58 Swansea Mall Drive LLC v. Gator Swansea Property LLC
Judge Richard G. Stearns: ORDER entered granting in part and denying in part 164 Motion for Summary Judgment. Gator's motion for summary judgment (Dkt #164) is GRANTED as to Counts III and V. The motion is DENIED as to Counts I, II, and IV. (RGS, law1)
UNITED STATES DISTRICT COURT
DISTRICT OF MASSACHUSETTS
CIVIL ACTION NO. 15-13538-RGS
58 SWANSEA MALL DRIVE, LLC
GATOR SWANSEA PROPERTY, LLC
PARTIAL ORDER ON DEFENDANT’S
MOTION FOR SUMMARY JUDGMENT
August 25, 2017
Defendant Gator Swansea Property, LLC, seeks summary judgment in
this lawsuit brought by plaintiff 58 Swansea Mall Drive, LLC, over a failed
effort by 58 Swansea to negotiate a loan secured by its lease on a shopping
center located (unsurprisingly) in Swansea, Massachusetts.
following reasons, the motion is granted in part and denied in part.
The following facts are presented in the light most favorable to 58
Swansea as the nonmoving party.
58 Swansea leases a commercial
development in Swansea from Gator. 58 Swansea, in turn, subleases the
storefronts. Beginning in 2013, Gator made a series of demands that 58
Swansea make repairs to the property. 58 Swansea contested many of
Gator’s characterizations of the condition of the property, but agreed to make
most of the repairs.
To fund some of the repairs, 58 Swansea applied for a $2 million loan
from United Bank, secured by its interest in the property. The ground lease
permitted 58 Swansea to mortgage its leasehold under certain conditions.
Pertinent here is the requirement that 58 Swansea could not be “in default .
. . beyond the applicable grace periods.” Dkt #162-1, Art. 6, § 3. To satisfy
United Bank that this requirement was met, 58 Swansea invoked Article 14,
Section 4 of the lease, which obliges Gator to “deliver an estoppel certificate”
within ten days of request. The lease required that the estoppel certificate
verify that the lease remained “in full force and effect” and describe “any setoffs or defenses against the enforcement of any of the agreements, terms,
covenants or conditions of this Lease and any modifications of this Lease
upon the part of Tenant to be performed or complied with, and if so,
specifying the same.” Art. 14, § 2.
According to 58 Swansea, Gator’s initial estoppel certificate was
insufficient: it did not state that the lease was “in full force and effect” and it
identified defaults based on “maintenance” without providing sufficient
specificity about what 58 Swansea needed to do to cure the defaults. Gator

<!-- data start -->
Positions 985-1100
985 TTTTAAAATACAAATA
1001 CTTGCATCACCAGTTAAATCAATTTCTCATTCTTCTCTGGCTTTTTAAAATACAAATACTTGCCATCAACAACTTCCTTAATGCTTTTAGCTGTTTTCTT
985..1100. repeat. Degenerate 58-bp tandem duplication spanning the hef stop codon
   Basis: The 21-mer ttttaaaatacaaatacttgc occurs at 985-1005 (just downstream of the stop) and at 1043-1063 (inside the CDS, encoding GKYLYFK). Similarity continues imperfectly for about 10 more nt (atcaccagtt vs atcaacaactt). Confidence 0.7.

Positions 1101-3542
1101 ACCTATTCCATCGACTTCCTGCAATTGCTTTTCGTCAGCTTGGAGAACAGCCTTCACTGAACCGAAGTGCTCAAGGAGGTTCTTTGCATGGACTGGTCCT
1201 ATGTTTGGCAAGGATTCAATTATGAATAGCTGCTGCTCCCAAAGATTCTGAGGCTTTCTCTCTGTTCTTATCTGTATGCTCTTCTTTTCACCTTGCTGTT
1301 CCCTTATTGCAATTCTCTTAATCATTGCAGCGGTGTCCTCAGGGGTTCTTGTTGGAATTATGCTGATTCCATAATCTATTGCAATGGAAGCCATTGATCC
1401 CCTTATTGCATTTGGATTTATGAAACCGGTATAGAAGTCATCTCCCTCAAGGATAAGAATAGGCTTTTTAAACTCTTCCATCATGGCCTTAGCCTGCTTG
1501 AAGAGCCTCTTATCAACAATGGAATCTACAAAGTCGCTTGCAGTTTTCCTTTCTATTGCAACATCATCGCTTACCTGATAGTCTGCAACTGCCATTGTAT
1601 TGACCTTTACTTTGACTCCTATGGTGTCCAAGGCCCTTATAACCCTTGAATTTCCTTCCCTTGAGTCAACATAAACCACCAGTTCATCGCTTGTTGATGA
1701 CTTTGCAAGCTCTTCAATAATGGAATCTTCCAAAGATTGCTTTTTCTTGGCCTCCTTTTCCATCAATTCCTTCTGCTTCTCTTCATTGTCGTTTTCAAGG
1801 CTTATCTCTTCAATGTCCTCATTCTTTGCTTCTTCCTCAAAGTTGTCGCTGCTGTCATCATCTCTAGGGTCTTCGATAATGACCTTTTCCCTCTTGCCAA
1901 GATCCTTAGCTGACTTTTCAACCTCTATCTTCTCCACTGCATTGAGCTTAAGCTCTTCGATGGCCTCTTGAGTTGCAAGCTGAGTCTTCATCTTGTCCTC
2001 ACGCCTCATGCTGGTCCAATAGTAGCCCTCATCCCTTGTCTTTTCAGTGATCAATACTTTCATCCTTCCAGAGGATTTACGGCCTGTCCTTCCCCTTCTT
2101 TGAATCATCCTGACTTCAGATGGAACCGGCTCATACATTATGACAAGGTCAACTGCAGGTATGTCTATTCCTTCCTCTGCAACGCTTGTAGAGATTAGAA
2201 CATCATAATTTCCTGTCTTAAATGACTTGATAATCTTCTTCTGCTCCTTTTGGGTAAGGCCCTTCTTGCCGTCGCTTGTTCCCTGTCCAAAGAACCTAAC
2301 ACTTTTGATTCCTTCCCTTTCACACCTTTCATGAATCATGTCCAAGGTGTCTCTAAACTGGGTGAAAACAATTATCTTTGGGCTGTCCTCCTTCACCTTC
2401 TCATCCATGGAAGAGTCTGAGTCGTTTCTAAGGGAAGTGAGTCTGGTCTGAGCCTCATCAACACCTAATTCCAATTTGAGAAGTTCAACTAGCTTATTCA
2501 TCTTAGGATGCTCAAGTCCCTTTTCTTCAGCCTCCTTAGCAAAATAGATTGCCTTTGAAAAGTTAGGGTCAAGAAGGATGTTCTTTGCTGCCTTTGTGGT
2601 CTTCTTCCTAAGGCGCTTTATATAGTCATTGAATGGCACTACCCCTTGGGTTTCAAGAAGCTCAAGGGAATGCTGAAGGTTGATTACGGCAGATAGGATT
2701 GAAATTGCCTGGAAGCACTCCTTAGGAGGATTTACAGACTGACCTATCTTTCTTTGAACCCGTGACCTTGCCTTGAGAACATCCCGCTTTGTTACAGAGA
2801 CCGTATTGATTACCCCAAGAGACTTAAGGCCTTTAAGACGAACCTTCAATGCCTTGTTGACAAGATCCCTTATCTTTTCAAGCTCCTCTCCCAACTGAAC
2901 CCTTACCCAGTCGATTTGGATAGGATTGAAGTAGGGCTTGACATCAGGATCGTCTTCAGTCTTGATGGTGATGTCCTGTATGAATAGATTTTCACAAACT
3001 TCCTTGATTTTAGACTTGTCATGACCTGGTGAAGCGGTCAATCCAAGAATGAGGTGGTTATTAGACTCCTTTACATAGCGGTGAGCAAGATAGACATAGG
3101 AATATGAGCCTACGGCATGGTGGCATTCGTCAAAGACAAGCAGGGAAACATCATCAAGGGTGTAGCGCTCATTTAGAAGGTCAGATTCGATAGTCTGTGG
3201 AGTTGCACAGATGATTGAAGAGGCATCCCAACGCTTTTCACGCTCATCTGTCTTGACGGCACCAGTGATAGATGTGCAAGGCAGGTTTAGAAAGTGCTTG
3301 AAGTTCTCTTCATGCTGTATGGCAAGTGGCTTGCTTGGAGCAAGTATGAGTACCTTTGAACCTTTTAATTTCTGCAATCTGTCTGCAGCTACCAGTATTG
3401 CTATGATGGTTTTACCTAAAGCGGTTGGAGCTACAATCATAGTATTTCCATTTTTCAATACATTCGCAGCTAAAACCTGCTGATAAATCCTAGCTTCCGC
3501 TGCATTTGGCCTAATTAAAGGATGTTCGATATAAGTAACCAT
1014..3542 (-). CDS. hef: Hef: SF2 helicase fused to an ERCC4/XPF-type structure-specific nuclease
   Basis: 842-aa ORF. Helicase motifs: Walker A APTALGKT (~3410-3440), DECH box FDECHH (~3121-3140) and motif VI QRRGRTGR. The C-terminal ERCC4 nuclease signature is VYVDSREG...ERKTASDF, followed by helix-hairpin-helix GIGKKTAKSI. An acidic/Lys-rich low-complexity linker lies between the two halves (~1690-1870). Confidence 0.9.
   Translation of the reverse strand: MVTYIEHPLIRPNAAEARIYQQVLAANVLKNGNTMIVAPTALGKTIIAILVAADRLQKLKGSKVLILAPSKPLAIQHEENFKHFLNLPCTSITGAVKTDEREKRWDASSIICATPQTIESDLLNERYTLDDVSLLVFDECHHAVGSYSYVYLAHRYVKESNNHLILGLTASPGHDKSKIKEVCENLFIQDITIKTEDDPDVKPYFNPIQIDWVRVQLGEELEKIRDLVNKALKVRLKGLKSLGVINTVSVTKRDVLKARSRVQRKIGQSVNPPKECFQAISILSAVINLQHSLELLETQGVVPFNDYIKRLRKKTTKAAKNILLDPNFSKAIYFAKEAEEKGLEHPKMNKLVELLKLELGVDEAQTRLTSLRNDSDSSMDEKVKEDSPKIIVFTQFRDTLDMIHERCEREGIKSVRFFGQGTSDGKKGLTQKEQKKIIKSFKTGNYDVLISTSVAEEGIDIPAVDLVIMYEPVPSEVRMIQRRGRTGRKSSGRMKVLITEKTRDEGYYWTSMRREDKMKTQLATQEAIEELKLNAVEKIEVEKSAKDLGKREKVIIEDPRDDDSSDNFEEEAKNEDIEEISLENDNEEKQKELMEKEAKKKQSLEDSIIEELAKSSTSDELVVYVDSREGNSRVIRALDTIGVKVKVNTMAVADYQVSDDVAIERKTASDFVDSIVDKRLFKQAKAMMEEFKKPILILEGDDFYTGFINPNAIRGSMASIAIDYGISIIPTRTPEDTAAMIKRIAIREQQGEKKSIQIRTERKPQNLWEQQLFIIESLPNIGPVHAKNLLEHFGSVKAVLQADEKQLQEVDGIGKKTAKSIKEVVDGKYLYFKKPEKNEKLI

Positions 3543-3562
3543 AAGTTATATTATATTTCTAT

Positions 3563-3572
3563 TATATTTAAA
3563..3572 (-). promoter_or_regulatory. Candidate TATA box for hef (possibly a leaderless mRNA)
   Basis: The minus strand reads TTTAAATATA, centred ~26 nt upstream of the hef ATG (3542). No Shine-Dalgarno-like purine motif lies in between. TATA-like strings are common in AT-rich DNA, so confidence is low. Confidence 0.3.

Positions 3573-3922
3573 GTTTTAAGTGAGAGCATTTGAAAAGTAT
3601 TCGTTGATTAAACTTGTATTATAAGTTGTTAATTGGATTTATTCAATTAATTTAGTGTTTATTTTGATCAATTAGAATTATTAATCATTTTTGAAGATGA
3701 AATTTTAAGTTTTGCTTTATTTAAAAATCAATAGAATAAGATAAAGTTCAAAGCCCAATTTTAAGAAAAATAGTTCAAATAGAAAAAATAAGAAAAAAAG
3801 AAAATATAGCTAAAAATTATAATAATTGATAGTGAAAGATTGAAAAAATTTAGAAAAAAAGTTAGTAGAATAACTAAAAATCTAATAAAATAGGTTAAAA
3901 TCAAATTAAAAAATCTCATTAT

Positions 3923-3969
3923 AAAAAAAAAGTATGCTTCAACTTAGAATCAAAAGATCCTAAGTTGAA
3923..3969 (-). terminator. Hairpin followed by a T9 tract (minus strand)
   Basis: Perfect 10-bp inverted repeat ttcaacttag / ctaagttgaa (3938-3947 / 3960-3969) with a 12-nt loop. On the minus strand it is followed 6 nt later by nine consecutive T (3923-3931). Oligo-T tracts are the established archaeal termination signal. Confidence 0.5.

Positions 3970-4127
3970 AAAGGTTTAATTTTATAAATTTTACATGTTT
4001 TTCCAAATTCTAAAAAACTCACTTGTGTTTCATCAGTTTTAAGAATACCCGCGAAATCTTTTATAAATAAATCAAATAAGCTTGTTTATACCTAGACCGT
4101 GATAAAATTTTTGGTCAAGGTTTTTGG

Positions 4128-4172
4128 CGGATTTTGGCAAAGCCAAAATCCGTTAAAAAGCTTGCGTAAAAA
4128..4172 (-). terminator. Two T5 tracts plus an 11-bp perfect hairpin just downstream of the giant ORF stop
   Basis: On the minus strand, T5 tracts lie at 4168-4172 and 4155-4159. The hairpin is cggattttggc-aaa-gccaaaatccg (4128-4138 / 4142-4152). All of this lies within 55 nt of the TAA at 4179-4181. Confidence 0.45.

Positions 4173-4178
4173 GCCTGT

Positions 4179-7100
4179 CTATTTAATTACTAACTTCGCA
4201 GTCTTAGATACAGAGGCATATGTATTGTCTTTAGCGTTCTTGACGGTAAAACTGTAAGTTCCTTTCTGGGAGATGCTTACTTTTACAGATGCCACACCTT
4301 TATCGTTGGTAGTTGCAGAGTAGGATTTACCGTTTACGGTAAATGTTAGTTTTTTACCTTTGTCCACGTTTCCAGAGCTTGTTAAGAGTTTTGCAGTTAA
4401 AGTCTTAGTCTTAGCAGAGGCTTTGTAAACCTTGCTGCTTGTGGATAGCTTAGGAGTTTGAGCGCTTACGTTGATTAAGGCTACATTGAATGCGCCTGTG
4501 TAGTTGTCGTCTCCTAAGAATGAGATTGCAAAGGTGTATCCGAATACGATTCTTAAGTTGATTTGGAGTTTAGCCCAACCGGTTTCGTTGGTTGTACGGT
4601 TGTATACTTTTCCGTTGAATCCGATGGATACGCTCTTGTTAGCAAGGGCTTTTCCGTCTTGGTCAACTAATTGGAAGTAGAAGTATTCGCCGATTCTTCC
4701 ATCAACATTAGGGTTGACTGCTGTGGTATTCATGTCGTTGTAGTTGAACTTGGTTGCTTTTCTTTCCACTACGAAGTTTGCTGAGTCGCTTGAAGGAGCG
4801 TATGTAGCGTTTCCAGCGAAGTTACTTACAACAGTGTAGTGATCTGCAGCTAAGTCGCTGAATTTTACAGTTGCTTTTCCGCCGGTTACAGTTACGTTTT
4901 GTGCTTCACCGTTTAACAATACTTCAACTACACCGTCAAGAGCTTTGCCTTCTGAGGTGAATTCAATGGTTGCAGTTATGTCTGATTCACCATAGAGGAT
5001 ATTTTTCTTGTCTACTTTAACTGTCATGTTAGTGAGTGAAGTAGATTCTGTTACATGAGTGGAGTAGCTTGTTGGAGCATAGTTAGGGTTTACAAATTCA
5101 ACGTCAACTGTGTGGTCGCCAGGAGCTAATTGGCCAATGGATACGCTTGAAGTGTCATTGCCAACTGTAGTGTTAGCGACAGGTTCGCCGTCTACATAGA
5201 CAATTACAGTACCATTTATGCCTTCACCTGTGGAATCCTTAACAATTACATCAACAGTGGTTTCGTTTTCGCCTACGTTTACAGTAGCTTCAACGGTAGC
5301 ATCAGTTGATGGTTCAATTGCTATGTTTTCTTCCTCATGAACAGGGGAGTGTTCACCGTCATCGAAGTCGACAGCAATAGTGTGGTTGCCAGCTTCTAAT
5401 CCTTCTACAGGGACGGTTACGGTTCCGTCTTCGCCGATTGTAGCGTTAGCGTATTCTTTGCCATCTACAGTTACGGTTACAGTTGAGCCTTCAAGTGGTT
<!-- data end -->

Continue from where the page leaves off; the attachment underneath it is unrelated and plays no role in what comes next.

provided another estoppel certificate at the end of July of 2015 — over a
month after 58 Swansea’s original request — but the replacement certificate
still listed defaults triggering maintenance obligations, now four in number.
58 Swansea contends that many of the defaults listed in both estoppel
certificates were pretextual.
Because the estoppel certificate Gator provided listed additional
maintenance tasks in default of the lease, United Bank requested
confirmation from Gator that it would provide the certification envisioned
by Article 6, Section 3(n) of the lease. That section provides that in the event
the tenant mortgages its leasehold interest, the landlord will “upon request,
execute, acknowledge and deliver to each Leasehold Mortgagee making such
request an agreement prepared at the sole cost and expense of the Tenant, in
form reasonably satisfactory to such Leasehold Mortgagee, between
Landlord, Tenant, and such Leasehold Mortgagee, agreeing to all of the
provisions of this Section.”
The 3(n) agreement proved to be less a solution than a new problem.
United Bank sent a draft 3(n) agreement and a copy of the mortgage to Gator
on August 18, 2015.
Over the ensuing two months, the parties never
managed to reach an acceptable 3(n) agreement. 58 Swansea argues that
this resulted from Gator’s attempt to force it to impose a lease of an outparcel
on the property to Chick-Fil-A. It points to an August 21, 2015 internal email
from Gator’s CEO to the company’s general counsel, which 58 Swansea reads
as conditioning compliance with the 3(n) agreement on its willingness to
relinquish the outparcel. On August 31, Gator’s general counsel emailed
outside counsel for 58 Swansea with a proposal regarding the outparcel. 58
Swansea’s counsel responded the next day, asking about the status of the
3(n) agreement and stating that he would forward the proposal to his client.
Gator’s counsel responded that Gator was reviewing the relevant documents
and would respond soon.
Concerned with Gator’s hesitation, 58 Swansea and United Bank
agreed to a “dry closing,” meaning that the mortgage documents were signed
and the mortgage recorded, but that the mortgage itself would remain
unfunded until the 3(n) agreement was executed. The “dry closing” was
executed on September 8, 2015. On September 22, 58 Swansea again
requested that Gator comply with Section 3(n) of the lease. On September
24, Gator asked for a telephone conference with 58 Swansea’s CEO. 58
Swansea refused the request, stating that it believed litigation was likely if
the 3(n) agreement was not forthcoming. Gator responded by writing that it
preferred a call: “We made a proposal several weeks ago to your client . . .
concerning an outparcel to the property and have not yet heard a response.
I think that a conversation would be beneficial for both Gator and your
client.” Dkt 82-16. 58 Swansea again rejected the request. On October 1,
Gator made another attempt, emailing about the outparcel and providing a
site plan. This lawsuit was filed the next day.
The filing of the lawsuit brought an end to discussions about the
outparcel, but not to disputes about the 3(n) agreement. On October 5, Gator
sent a notice of termination and default, purporting to terminate the ground
lease, and then two days later revoked its estoppel certificate. 58 Swansea
alleges that these actions were purely retaliatory steps taken in response to
its filing of this suit. On October 13, 58 Swansea sought a preliminary
injunction to block the termination and force Gator to sign the 3(n)
agreement. Gator wrote to 58 Swansea the following day, proposing a
solution and mentioning (apparently for the first time) the possibility that
the mortgage’s proposed division of insurance proceeds conflicted with the
lease. Gator expressed its willingness to sign a 3(n) agreement if it made